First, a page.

RAY SUAREZ: Almost half of last night's 90-minute session was devoted to foreign affairs. The conversation began with a question on fundamentals from moderator Jim Lehrer.
JIM LEHRER: One of you is about to be elected the leader of the single most powerful nation the world-- economically, financially, militarily, diplomatically, you name it. Have you formed any guiding principles for exercising this enormous power?
GOV. GEORGE W. BUSH: I have. I have. The first question is what's in the best interest of the United States? What's in the best interest of our people? When it comes to foreign policy, that will be my guiding question. Is it in our nation's interests? Peace in the Middle East is in our nation's interests. Having a hemisphere that is free for trade and peaceful is in our nation's interests. Strong relations in Europe is in our nation's interests. I've thought a lot about what it means to be the President. I also understand an administration is not one person but an administration is dedicated citizens who are called by the President to serve the country, to serve a cause greater than self. And so I've thought about an administration of people who represent all America, but people who understand my compassionate and conservative philosophy.
VICE PRESIDENT AL GORE: I see our greatest natural... national strength coming from what we stand for in the world. I see it as a question of values. It is a great tribute to our founders that 224 years later, this nation is now looked to by the peoples on every other continent, and the peoples from every part of this earth as a kind of model for what their future could be. And I don't think that's just the kind of exaggeration that we take pride in as Americans. It's really true. Even the ones that sometimes shake their fists at us --as soon as they have a change that allows the people to speak freely, they're wanting to develop some kind of blueprint that will help them be like us more.
RAY SUAREZ: There was broad agreement on many issues, small distinctions made in several others.
GOV. GEORGE W. BUSH: If we're an arrogant nation, they'll resent us; if we're a humble nation, but strong, they'll welcome us. And our nation stands alone right now in the world in terms of power, and that's why we've got to be humble, and yet project strength in a way that promotes freedom.
VICE PRESIDENT AL GORE: I think that one of the problems that we have faced in the world is that we are so much more powerful than any single nation has been in relationship to the rest of the world than at any time in history, that I know about anyway, that there is some resentment of U.S. power. So I think that the idea of humility is an important one.
RAY SUAREZ: But in the midst of Governor Bush's general agreement with the Clinton administration and the vice President over the bombing of Kosovo, the two candidates began to show their contrasts more clearly.
JIM LEHRER: Governor, new question. Should the fall of Milosevic be seen as a triumph for U.S. military intervention?
GOV. GEORGE W. BUSH: I think it's a triumph. I thought the President made the right decision in joining NATO in bombing Serbia. I supported them when they did so. I called upon the Congress not to hamstring the administration, and in terms of forcing troop withdrawals on a timetable, it wasn't in necessarily our best interests or fit our nation's strategy. I am also on record as saying in some point of time, I hope our European friends become the peacekeepers in Bosnia and in the Balkans. I hope that they put the troops on the ground, so that we can withdraw our troops and focus our military on fighting and winning war.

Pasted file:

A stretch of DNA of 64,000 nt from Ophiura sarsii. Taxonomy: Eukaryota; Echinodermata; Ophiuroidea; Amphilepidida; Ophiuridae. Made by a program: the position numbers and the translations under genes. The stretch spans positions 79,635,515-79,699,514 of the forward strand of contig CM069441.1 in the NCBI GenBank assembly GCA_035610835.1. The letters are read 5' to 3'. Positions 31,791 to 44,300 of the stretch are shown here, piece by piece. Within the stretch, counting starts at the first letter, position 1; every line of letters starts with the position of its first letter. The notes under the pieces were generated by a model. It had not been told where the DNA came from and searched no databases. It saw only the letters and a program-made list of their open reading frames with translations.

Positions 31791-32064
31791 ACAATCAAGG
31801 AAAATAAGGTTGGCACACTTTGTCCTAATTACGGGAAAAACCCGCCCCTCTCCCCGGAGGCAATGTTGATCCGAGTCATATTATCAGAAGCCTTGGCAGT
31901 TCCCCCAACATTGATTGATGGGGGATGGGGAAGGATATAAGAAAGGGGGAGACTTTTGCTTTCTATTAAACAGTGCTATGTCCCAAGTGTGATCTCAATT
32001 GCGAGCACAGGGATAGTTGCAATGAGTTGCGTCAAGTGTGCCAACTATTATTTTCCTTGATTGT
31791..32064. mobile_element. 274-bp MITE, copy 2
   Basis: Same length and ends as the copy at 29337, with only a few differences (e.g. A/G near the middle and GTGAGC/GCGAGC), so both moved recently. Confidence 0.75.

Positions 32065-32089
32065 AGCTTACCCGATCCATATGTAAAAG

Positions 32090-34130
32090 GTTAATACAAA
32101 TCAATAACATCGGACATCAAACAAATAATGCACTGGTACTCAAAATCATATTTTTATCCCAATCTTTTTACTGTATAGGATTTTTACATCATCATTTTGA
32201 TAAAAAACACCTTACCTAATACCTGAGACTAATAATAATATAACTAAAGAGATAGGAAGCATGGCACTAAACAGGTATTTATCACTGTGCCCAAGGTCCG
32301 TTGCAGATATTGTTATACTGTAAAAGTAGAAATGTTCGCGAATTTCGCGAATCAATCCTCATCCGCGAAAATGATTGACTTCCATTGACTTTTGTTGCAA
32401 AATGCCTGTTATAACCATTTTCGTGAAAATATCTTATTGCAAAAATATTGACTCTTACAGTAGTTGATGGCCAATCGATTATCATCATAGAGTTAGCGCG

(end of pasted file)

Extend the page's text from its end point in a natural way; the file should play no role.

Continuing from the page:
VICE PRESIDENT AL GORE: Maybe I've heard the previous statements wrong, Governor. In some of the discussions we've had about when it's appropriate for the U.S. to use force around the world, at times the standards that you've laid down have given me the impression that if it's something like a genocide taking place or what they called ethnic cleansing in Bosnia, that that alone would not be... that that wouldn't be the kind of situation that would cause you to think that the U.S. ought to get involved with three troops. There have to be other factors involved for me to want to be involved. But by itself that to me can bring into play a fundamental American strategic interest because I think it's based on our values. Now have I got that wrong?
GOV. GEORGE W. BUSH: If I think it's in our nation's strategic interest, I'll commit troops. I thought it was in our strategic interests to keep Milosevic in check because of our relations in NATO, and that's why I took the position I took. I think it's important for NATO to be strong and confident. I felt like an unchecked Milosevic would harm NATO. And so it depends on the situation, Mr. Vice President.
RAY SUAREZ: The two candidates supported nearly all the major American military actions of the last 20 years. But again and again they returned to the whens, and whys, of American intervention.
GOV. GEORGE W. BUSH: I thought the best example of a way to handle a situation was East Timor, when we provided logistical support to the Australians, support that only we can provide. I thought that was a good model. But we can't be all things to all people in the world, Jim. And I think that's where maybe the Vice President and I begin to have some differences. I'm worried about over committing our military around the world. I want to be judicious in its use. You mentioned Haiti. I wouldn't have sent troops to Haiti. I didn't think it was a mission worthwhile. It was a nation building mission. And it was not very successful. It cost us a couple billions of dollars and I'm not sure democracy is any better off in Haiti than it was before.